……….That title in full is actually “Bombardment, barrage, curtain-fire, mines, gas, tanks, machine-guns, hand-grenades – just words, words, words, but they hold the horror of the world!”. It comes from Erich Maria Remarque’s ‘All Quiet On The Western Front’.
This latest novel by Pat Barker does the same – it takes the horrors of that time, turns them into words, but her rather understated and straight prose fits the context so well. It means there’s no chance of forgetting that for all that the words you read are shapes and letter formations you know so well, it is impossible to comprehend the devastation they describe.
That’s one of the emotional contrasts in this book - words and sentences that make perfect literal sense combining to describe a destruction of both the human body and the spirit that’s beyond comprehension. The book goes across both the pre- and post-war periods, contrasting the innocence and hope of one with the painful re-building of lives in the midst of despair in the other. And in the middle, carnage.
Sister and brother, Toby and Elinor Brooke, grow up together in the warmest and closest of sibling relationships. Theirs is a life of genteel Edwardian privilege, but before the war, one dark event threatens to tear their relationship apart. And yet it survives, if anything the event draws them still closer together emotionally. Nevertheless this darkness sits silently but ominously between them. But even with this, the bond between the pair appears unbreakable until Toby is posted ‘Missing, Believed Dead’ at the Western Front in 1917. It’s a telegram message read by thousands of families across Europe at that time, but the shadow it casts on Elinor’s life leaves her to be bereft not only by the absence of her brother, but by the absence of any knowledge of how he died or why? There’s a sense in Elinor that all is not as it seems but she still sets out to uncover the story behind her brother’s death. She enlists the help of a former lover from her pre-war art student days, Paul Tarrant, himself both a physical and emotional casualty of his time at the Front. Emily’s determined search for the truth, and Paul’s reluctant support of that search, lead them to focus on another fellow ex-art school student, Kit Neville. Neville was in the fox-hole with Toby Brooke at the time of his death, but he’s saying nothing. Neville is recovering at Queen’s Hospital from having his face destroyed, a patient of the pioneering face reconstruction work of the surgeon Harold Gillies, and the trained surgeon-cum-artist Henry Tonks. It is in this world of destroyed bodies and lives under reconstruction that Elinor tries to finally find out why her brother died.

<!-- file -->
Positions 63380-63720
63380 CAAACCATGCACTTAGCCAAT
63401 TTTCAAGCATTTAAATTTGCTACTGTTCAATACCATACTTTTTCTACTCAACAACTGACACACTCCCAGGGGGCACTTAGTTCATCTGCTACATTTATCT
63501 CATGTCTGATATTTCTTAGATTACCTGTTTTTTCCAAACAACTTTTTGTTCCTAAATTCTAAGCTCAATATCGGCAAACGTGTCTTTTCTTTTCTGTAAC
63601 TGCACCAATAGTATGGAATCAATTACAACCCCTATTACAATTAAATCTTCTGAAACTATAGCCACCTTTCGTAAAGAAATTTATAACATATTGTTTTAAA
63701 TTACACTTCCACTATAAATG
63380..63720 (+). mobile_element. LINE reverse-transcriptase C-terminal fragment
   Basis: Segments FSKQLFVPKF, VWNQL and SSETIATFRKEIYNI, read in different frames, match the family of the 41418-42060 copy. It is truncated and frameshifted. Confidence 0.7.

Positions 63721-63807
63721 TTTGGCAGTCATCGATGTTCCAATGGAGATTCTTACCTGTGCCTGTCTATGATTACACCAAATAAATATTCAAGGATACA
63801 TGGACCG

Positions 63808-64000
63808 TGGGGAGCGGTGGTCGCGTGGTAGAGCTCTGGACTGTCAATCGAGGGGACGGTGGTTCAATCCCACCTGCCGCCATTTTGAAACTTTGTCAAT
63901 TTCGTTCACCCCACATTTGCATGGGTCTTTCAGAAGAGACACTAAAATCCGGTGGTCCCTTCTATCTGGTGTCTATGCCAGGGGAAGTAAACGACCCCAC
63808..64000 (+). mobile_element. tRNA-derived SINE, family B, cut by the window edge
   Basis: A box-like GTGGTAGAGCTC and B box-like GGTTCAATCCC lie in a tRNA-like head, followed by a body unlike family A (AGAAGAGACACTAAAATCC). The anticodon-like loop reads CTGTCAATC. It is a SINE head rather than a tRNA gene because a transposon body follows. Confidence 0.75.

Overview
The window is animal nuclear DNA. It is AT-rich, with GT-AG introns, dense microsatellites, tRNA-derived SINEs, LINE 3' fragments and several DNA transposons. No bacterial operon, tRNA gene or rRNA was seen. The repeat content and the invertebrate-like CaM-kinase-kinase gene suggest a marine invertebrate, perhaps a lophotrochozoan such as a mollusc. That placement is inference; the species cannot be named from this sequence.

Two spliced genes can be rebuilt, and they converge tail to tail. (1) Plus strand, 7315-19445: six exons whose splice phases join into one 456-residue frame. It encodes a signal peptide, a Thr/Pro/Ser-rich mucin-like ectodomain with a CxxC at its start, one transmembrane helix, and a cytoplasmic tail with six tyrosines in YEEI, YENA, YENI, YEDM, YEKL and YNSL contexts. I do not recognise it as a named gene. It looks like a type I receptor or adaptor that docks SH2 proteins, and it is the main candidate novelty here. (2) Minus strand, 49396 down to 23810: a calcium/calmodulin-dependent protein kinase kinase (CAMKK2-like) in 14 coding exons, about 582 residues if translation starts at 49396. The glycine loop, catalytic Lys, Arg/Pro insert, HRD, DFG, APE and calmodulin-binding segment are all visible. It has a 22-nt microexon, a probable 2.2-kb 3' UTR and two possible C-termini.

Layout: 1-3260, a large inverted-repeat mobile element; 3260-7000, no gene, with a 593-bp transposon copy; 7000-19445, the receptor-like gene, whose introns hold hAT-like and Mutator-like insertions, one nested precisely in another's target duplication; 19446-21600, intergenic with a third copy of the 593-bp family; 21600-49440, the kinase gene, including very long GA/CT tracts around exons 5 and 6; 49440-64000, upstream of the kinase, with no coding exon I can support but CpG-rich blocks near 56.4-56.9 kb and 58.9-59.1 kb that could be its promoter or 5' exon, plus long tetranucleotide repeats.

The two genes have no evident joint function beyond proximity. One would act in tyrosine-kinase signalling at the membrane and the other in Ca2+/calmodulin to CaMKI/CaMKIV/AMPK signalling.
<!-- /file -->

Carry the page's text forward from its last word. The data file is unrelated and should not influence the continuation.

The book is a narrative journey, not so much through the actions of the characters, but more a narrative journey through their emotions. At its heart it focuses on survival and reconstruction of bodies, minds, souls, relationships and even memories. The main characters are all strong but there’s no tension in that collective strength – instead it delivers a book which in some ways is about good and bad things people do, and about good and bad things which happen to them, without having any hero’s in the story and without having any characters as villains. Instead it has the feel of a book where the characters are all too fragile and battered to be heroic and a book where the villain of the piece is the world they live in.
Years ago I read Pat Barker’s “Regeneration Trilogy” focused on Siegfied Sassoon, and the treatment for some soldiers deemed to be suffering from shell-shock. It was based on the real-life work at Craiglockhart of the psychiatrist WHR Rivers. In many ways there’s a familiarity with Toby’s Room and yet there’s a freshness to Toby’s Room too. But what they share is the great fit between Barker’s economic prose and the subject matter. The book is an emotional experience to read, but it’s never maudlin’ or sentimental. Instead the emotion comes from the scale of the devastation the characters experience and the fact that somehow they survive. When I read books like Toby’s Room, now from the comfortable distance of almost 100 years, it amazes me that any of them survived it – there’s a raw brutality and almost disregard for people that leaves me feeling angry and appalled in equal measure. So a read of Toby’s Room isn’t an ‘enjoyable’ one because of the subject matter of suffering and survival, I don’t think it’s meant to be ‘enjoyable’. But it’s a terrific book and in my view, it’s one that’s not to be missed.